The blog of the Presidential Commission for the Study of Bioethical Issues

Roundtable Discussion on Medical Countermeasures for Children

The Presidential Commission for the Study of Bioethical Issues has been examining the ethical considerations of conducting clinical trials of medical countermeasures for children. The Commission’s report will explore whether to conduct a pre- and post-event study of an anthrax vaccine as a component of treatment for children exposed to weaponized anthrax.

At today’s meeting, the Commission discussed the ins and outs of research involving children, vulnerable populations and the threat of bio-terror attacks; some of the comments include:

David Resnik, J.D., Ph.D., Bioethicist and IRB Chair, National Institute for Environmental Health Sciences: “What is the social benefit of the research, what is the probability of a terrorist attack, and what is the potential impact? Would there even be a public health benefit if there’s not an adequate supply of countermeasures in place?”

Richard Gorman, M.D., Associate Director for Clinical Research, Division of Microbiology and Infectious Diseases, National Institute of Allergy and Infectious Diseases: “Neurontin was used for chronic pain in adults. When we started using it in children it was not effective. The clinical results came back and we had to use it at the same level as adults… We don’t know what we don’t know until we look to see what we can find.”

Neal Halsey, M.D., Professor of International Health, Johns Hopkins Bloomberg School of Public Health: “During the anthrax exposures that took place ten years ago, people didn’t know how long you had to treat people with antibiotics. The thought now is, if you had the vaccine and if someone was exposed you could start the vaccine at the same time so you could eventually end the antibiotics.”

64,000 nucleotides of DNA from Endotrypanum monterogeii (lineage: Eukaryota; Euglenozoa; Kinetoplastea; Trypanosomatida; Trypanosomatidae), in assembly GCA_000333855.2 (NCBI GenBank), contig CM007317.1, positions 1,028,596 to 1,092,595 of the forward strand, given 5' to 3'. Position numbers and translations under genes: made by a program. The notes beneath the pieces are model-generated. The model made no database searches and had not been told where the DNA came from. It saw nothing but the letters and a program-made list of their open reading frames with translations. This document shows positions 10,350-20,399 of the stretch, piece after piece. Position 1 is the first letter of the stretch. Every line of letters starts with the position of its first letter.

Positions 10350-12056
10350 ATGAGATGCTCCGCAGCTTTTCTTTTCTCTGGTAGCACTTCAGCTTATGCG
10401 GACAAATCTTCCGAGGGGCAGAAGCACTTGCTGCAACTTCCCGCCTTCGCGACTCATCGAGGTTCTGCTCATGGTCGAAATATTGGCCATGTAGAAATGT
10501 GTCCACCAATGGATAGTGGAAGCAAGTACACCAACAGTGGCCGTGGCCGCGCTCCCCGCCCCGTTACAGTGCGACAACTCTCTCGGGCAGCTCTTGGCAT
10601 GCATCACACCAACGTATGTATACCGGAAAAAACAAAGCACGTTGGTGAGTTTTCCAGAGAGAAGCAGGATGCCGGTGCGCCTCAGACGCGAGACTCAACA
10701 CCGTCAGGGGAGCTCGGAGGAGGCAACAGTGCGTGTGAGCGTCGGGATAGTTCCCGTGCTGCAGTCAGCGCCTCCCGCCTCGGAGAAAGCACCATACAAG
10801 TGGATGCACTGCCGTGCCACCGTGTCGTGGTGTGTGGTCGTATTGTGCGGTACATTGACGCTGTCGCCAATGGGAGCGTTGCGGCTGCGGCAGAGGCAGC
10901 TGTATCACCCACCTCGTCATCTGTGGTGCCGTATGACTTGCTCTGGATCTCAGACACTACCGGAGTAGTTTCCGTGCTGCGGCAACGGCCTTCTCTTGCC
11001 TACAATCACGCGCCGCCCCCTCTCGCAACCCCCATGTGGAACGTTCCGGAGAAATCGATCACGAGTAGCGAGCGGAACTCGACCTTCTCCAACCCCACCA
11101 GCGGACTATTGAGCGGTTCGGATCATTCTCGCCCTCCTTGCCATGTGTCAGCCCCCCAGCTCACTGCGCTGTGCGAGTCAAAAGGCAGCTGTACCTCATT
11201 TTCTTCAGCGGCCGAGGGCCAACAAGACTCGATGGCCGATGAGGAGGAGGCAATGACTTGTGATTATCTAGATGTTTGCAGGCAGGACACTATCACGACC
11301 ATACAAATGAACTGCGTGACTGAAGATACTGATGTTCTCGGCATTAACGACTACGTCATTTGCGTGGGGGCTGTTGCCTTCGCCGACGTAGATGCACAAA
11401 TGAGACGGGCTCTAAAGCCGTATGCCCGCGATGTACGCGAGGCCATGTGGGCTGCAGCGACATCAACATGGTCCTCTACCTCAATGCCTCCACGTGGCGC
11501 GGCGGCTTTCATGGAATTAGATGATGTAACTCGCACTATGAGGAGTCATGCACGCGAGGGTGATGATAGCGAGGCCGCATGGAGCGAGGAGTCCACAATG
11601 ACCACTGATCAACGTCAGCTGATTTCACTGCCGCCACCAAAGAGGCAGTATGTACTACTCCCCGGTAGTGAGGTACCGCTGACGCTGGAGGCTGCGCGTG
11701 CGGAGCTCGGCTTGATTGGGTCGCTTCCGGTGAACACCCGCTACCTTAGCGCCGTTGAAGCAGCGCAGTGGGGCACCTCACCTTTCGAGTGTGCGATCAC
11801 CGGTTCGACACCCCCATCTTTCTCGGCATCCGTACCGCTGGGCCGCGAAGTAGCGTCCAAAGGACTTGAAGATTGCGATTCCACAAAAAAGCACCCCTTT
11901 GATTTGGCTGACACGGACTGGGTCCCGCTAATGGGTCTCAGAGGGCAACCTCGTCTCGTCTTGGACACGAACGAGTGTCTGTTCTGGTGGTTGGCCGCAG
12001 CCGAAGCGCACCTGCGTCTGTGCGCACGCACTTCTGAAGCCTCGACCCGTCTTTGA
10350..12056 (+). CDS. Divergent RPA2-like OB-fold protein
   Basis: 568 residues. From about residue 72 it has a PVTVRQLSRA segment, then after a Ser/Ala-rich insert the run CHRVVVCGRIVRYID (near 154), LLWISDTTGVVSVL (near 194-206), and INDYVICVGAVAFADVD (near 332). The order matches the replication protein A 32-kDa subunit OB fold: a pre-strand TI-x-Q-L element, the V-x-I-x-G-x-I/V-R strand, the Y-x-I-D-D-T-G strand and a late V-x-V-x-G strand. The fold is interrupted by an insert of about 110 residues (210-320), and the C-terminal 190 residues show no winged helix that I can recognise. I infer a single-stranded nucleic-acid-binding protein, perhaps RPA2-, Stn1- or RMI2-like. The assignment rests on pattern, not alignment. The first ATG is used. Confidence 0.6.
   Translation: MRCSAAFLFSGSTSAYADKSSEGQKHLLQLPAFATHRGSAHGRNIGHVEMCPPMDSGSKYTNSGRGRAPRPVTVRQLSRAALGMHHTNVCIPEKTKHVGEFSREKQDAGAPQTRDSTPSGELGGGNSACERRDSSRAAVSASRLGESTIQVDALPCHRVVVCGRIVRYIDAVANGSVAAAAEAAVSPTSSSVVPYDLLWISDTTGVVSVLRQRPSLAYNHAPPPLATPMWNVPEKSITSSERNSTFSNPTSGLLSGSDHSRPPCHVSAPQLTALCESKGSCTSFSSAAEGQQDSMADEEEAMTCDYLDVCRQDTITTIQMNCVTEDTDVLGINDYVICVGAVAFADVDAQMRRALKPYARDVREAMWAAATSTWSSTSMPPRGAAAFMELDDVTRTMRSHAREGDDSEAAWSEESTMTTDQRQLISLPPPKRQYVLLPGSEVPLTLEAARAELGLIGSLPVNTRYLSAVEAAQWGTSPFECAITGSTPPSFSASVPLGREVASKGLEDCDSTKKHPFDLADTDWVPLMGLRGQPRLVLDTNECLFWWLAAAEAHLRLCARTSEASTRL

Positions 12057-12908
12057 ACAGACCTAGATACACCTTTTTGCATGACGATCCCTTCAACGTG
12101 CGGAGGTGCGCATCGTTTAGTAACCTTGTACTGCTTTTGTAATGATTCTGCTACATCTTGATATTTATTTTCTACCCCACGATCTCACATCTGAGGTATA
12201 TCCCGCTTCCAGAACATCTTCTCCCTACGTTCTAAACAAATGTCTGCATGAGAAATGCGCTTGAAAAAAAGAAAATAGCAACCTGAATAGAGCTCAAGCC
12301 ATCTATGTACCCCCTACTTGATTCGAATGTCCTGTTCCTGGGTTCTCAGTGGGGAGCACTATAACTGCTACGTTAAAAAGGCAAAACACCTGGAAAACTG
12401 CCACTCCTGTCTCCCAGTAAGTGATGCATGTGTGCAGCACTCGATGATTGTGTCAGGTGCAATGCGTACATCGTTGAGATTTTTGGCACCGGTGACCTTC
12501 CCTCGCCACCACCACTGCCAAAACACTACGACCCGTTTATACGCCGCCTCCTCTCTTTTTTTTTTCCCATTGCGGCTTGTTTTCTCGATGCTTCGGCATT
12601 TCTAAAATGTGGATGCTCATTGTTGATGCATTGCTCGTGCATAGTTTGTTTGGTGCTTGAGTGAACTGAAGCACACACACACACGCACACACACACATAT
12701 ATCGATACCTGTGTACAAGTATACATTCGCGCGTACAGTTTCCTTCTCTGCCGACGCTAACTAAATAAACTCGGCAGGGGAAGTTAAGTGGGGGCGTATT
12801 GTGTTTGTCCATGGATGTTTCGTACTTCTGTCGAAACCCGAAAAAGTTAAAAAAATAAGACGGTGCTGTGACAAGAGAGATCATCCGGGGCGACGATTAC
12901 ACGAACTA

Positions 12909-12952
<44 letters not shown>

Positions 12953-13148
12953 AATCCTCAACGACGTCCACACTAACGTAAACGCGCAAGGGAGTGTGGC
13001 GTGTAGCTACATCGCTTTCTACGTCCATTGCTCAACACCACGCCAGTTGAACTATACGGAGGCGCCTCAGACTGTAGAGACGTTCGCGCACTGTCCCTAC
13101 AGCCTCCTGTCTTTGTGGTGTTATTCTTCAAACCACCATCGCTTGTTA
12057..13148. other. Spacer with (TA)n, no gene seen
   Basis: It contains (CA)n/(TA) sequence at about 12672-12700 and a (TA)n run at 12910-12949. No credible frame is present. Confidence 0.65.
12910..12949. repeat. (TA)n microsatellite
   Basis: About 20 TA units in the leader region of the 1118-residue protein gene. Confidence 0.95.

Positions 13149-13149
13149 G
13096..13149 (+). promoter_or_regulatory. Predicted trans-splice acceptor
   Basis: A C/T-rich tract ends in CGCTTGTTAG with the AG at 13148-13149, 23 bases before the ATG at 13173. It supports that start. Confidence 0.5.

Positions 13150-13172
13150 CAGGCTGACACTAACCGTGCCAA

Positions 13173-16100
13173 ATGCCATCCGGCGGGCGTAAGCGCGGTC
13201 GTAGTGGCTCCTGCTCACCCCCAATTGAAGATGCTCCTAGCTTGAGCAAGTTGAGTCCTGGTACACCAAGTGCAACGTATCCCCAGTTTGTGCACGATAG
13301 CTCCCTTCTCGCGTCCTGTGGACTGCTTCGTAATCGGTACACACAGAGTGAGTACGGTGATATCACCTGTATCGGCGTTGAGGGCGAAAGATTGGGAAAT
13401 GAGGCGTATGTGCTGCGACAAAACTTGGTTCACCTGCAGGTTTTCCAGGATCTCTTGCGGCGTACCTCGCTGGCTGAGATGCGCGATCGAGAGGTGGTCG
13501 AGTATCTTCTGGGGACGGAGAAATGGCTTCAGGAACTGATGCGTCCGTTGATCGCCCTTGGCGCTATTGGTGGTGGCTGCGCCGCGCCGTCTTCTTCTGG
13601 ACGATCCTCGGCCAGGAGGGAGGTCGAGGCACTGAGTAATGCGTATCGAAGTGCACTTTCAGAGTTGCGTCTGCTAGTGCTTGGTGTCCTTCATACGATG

The Commission spent some time considering how to recruit families and who might volunteer for a pediatric anthrax vaccine trial:

Nelson Michael, M.D., Ph.D., Commission member and Director of the U.S. Military HIV Research Program at the Walter Reed Army Institute of Research: “Military personnel are considered a vulnerable population, end of discussion. However, I don’t think it will be ethically and intrinsically wrong for military members to be included if they chose to.”

Anita Allen, J.D., Ph.D., Commission member and Henry R. Silverman Professor of Law at the University of Pennsylvania: “Military families are subject to extraordinary pressures on the need to conform and obey; military children are disproportionately separated from their families… Maybe military families are not the best place to go for experimentation.”

Alexander G. Garza, M.D., M.P.H., Commission member and Assistant Secretary for Health Affairs and Chief Medical Officer for the Department of Homeland Security: “After having received the anthrax and smallpox vaccine I can still walk and chew gum at the same time. That being said, we’re talking about two different worlds when we talk about vaccines for influenza and for anthrax. We know a lot about the influenza virus. We don’t know a lot about the anthrax vaccine.”

John Arras, Commission member and Porterfield Professor of Biomedical Ethics at the University of Virginia: “I’m reminded in this context of Hans Jonas’s famous article where he argues that research subjects are best recruited if they are most knowledgeable about the subject and most enthusiastic. We may want to look for volunteers at CDC, NIH, and Ft Detrick.”

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This is a space for the members and staff of the Presidential Commission for the Study of Bioethical Issues to communicate with the public about the work of the commission and to discuss important issues in bioethics.

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